Business magnates don’t always make the right decisions – or appoint the right people to do so – when it comes to their wine estates. While, for example, Johann Rupert, did well in getting (though later losing) viticulturist Rosa Kruger for L’Ormarins/Anthonij Rupert, the grand new cellar for a long time didn’t turn out wines commensurate with vineyard quality or cellar splendour. (It’s unfortunately been a while since I’ve tasted the wines, so I don’t know how true that still is.)
And there were, I believe, significant early vineyard-planting problems at Babylonstoren, Koos Bekker’s great Paarl project – though the Babylonstoren wines are increasingly satisfactory. It is, though, at Lourensford, which Christo Wiese acquired in 1998 and has since spent vast amounts of money on, that we can infer the widest scale of poor viticultural planning at least. There were some 250 hectares of vines initially planted, and at least 100 more by a decade or so later. Now, a mere 20 years after the first vines went in (into the wrong places, many of them), hundreds of hectares have been ripped out, and a mere hundred or so remain. The cost implications of it all must surely have made the owner gnash his teeth (not quite on the scale of Steinhoff, but still).
Lourensford is a huge and magnificent property – some 4000 hectares, including forest, fynbos and fruit orchards as well as vineyards – on the slopes of the Helderberg and in the Lourens River valley, just outside Somerset West. It was once (along with Morgenster) part of the original vast Vergelegen of Willem Adriaan van der Stel, before that was broken up in 1708.
It should be a great South African wine estate. One of the country’s most technologically advanced production cellars was built there after Wiese reintroduced vineyards and winemaking. But the wines in the early years were lack-lustre. The young, ill-planned vineyards will have played their role, but things started improving greatly when Chris Joubert became cellarmaster in late 2007. He was succeeded four or five years ago by Hannes Nel – who’d been there from the start, though he was first listed as the resident oenologist – with Timothy Witbooi (another long server, since 2005) as winemaker.
A few decades of some turmoil, then, and of hard decisions taken. But by 2013, when Platter noted that 118 hectares had already been uprooted, the Lourensford entry in the Guide was already showing a bevy of four and four-and-a-half star ratings.
The wine ranges over this whole period have, not surprisingly, reflected that turmoil (or is marketing simply yet another problem?). An Eden Crest range was introduced, and lasted scarcely longer than the Five Heirs range which followed. For a few years the 1700 wines were the top of the pile. A River Garden range was introduced. Then a First Fruit range – by which time there were no longer the 1700s. The total number of wines has steadily declined since their greatest flourishing.
It’s impossible to establish anything like a coherent wine image for Lourensford when this is happening. And it is still happening, unfortunately. Recently a range called The Dome has come in to cover the majority of the wines, and it looks like River Garden is on the way out. And now, tah dah!, there’s a new flagship range of two blends, red and white, called Chrysalis: handsomely packaged with elegant, minimalist display labels, gilt wax capsules, appallingly heavy bottles which accord ill with Lourensford’s “green” credentials, and back labels speaking the eloquent trash of copywriters with a “concept” gripped triumphantly in their jaws.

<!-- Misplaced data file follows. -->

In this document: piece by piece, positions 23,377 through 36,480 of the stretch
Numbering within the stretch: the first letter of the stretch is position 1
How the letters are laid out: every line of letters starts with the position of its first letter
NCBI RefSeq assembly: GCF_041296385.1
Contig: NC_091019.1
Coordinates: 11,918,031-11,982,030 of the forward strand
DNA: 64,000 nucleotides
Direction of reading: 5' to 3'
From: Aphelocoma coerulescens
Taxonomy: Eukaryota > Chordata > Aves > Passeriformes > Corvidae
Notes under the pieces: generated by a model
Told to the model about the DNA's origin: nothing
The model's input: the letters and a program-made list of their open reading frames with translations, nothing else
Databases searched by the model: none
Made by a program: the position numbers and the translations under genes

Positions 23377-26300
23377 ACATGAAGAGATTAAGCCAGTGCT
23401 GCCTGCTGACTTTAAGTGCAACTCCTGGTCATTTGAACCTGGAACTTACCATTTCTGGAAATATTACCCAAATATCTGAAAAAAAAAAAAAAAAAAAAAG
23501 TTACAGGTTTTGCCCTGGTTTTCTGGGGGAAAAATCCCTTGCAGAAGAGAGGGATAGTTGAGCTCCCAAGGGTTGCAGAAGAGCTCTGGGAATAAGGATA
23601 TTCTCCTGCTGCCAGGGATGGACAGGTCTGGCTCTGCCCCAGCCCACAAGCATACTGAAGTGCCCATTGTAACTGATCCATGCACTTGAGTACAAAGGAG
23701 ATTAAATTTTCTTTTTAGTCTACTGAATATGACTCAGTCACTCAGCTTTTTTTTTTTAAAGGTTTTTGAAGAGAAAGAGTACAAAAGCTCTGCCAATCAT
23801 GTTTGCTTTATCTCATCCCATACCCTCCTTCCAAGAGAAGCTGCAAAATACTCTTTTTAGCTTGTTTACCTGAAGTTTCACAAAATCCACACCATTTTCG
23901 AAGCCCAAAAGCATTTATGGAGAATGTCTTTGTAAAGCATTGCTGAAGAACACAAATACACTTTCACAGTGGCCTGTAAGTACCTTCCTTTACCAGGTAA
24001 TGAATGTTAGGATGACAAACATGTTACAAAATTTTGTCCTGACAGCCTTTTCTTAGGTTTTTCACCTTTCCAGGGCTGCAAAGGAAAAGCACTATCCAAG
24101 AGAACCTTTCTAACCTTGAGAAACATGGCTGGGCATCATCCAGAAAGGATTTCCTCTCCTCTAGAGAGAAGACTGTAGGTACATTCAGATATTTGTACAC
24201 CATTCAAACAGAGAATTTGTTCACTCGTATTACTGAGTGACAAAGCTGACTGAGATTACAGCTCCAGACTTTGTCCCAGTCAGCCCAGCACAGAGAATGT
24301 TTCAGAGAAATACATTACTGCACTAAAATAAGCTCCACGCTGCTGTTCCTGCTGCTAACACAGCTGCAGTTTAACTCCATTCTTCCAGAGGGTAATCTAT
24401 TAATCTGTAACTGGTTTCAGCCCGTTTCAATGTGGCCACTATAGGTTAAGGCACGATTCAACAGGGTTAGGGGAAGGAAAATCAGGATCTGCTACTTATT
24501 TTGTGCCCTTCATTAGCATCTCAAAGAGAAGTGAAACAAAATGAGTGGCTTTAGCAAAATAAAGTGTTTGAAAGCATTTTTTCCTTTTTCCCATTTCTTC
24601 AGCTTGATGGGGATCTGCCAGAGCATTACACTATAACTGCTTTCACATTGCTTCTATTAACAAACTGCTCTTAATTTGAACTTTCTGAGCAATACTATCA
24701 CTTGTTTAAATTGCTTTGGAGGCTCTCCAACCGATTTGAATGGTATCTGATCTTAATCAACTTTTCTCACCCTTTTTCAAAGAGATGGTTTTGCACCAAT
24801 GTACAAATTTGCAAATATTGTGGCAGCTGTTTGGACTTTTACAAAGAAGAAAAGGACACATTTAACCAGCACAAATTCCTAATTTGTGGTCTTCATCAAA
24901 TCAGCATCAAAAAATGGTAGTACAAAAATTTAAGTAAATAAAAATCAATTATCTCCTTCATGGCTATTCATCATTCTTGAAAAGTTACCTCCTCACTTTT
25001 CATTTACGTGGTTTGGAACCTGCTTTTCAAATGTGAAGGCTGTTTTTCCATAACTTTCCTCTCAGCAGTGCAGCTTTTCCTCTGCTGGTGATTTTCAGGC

Both blends are from the fine 2015 vintage. The red blend is cabernet sauvignon, merlot and cab franc. Good dark fruit aromas along with oaky stuff mixed with varietal cigar box stuff; plenty of flavour, with obvious oak (about 80% new barrels) – but not too much for still-youthful wine. A beautiful tannin structure that is ripe and firm but not prohibitive even now. As for alcohol – the website says 14%, the label says 14.5%, and the hints of sweetness and warmth suggest to me the latter is closer. A very good wine, if not quite at the top of Cape Bordeaux-style blends. About R430 retail.
The white Chrysalis is from sauvignon blanc, chardonnay and viognier, with a complex oaking regime in mostly older barrels. The blend works very well, both in being a fine wine and in that none of the components stands out – though of course you can find chardonnay citrus, sauvignon freshness, viognier peachiness, etc, if you want to look. Vibrant and fresh and satisfying; even rather elegant in a rich way, with a little rounding sweetness on the finish for charm. I really like it, and out of a whole lot of open Platter bottles chose it for my dinner accompaniment this evening. Not excessively pricey at R300, as things go.
Clearly Lourensford winemaking is in good hands. We must hope that, now the worst of the viticultural problems have been sorted out (it seems), all goes well and things settle down. If so there might be more Chrysalis wines, rather than the brand metamorphosing into something quite unexpected.
- Tim James is one of South Africa’s leading wine commentators, contributing to various local and international wine publications. He is a taster (and associate editor) for Platter’s. His book Wines of South Africa – Tradition and Revolution appeared in 2013.